• The average and the median pay gap between all female and male workers—broken down by basic salary and complementary or variable components, such as cars, bonuses, overtime allowance, in-kind benefits, and pension contributions.
  • The pay gap between female and male workers by categories of workers with similar value of work.

Companies will most likely be aware if a gender pay gap exists within their organization, especially if they are based in jurisdictions such as the United States and U.K. where top-level reporting is already required. Few organizations, however, currently invest the time and effort needed to fully understand what is propelling such inequality. The proposed EC directive will shift the center of gravity. Companies will be obliged to collate pay gap data so that, by default, they will have the insights to start addressing the problem.

The draft EC directive has elevated the gender pay gap from an important HR issue to one that now deserves full C-suite attention. With an estimated two years until the directive could pass into law, companies may consider fast-tracking the process of assessing and addressing any pay inequality issues that may exist, making incremental adjustments as required and introducing guardrails to prevent future issues.

Taking a proactive approach to this new directive and being equipped with the right data and insights at an organizational level will mean relying on the payroll professional to ask better questions, use technology to bring the right data together, and bring actionable insights for the C-suite to stay ahead of the changing legislation.

Most Important Skills

So, if that is the role of the future, what skills will be most important for a payroll professional? One of the biggest themes will be the continued shift from process professional to true business collaborator. Payroll process competency is assumed and is quite simply table stakes. For payroll professionals to elevate their roles to business partners, they will require a new and enhanced skill set that couples core technology with cognitive and interpersonal skills, including the following:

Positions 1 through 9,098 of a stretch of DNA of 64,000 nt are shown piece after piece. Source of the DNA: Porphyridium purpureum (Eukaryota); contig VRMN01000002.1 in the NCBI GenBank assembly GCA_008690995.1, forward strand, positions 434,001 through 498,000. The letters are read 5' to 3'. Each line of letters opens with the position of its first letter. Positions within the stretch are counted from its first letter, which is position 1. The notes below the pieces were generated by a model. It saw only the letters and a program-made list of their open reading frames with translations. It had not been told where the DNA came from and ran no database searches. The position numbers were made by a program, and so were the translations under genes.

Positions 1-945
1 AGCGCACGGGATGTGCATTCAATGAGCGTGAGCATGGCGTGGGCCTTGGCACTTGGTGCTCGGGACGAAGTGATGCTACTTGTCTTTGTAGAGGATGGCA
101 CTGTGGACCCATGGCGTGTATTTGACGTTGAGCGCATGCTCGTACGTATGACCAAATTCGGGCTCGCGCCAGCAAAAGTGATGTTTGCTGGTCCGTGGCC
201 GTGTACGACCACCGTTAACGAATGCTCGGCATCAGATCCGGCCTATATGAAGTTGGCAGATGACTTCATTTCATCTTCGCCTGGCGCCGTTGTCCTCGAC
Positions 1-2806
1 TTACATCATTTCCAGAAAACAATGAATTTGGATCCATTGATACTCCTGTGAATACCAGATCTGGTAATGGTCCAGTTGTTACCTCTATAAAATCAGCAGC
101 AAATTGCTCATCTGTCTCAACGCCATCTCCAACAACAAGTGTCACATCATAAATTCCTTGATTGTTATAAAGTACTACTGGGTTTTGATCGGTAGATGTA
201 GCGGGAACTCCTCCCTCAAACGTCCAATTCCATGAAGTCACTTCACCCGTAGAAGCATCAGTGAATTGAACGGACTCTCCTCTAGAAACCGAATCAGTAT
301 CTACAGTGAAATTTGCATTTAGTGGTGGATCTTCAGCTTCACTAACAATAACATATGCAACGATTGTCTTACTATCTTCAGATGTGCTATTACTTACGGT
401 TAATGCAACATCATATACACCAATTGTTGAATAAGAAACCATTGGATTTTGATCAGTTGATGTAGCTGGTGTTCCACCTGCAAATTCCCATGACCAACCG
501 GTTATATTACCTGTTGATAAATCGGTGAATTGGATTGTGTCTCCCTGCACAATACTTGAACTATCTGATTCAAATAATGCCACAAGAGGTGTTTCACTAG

• Critical Thinker: With more accurate and readily available data, there is an opportunity for the payroll professional to do more and provide their insight on key issues to stakeholders. A payroll professional of the future will be a problem solver and require the skills to identify an issue, consider a broader set of potential solutions, and decide on which parts of the organization to engage.

  • Active Communicator: As the role evolves and interacts more broadly across the finance and HR functions, the ability to communicate effectively with different audiences will be an important trait. The payroll professional will continue to be the professional on process and compliance but will also need to effectively and efficiently share and communicate these insights in a vastly different way given the changing nature of the audience and the types of questions being asked.

  • Strategic Advisor: Payroll may continue to be a core function, but the outputs will have the potential to play a more strategic role in the organization. Employee retention and engagements, social purpose, and risk and fraud avoidance are all key themes where the C-suite increasingly directs its focus. The ability for the payroll professional to elevate the function so that it enables more meaningful conversations and better decisions in these areas will require a more strategic mindset across the entire payroll function.

In summary, the global payroll space will continue to advance rapidly with new organizational needs, changes in technology, and a constantly evolving mandate. At the heart of this are the global payroll professionals who have a unique opportunity to elevate their roles by expanding their skill set, mandate, and strategic value to the organization.

The views reflected in this article are the views of the author and do not necessarily reflect the views of the global EY organization or its member firms.

About EY’s Global Payroll Operate

EY’s Payroll Operate provides managed payroll services in over 159 countries designed to transform companies’ global payroll function and create a distinctive employee experience via one team, one methodology and one next-gen technology platform. We are part of GCR’s managed services portfolio. Feel free to reach out to any of the team members above for more information.

Eric Hachmer is EY Americas Payroll Operate Leader.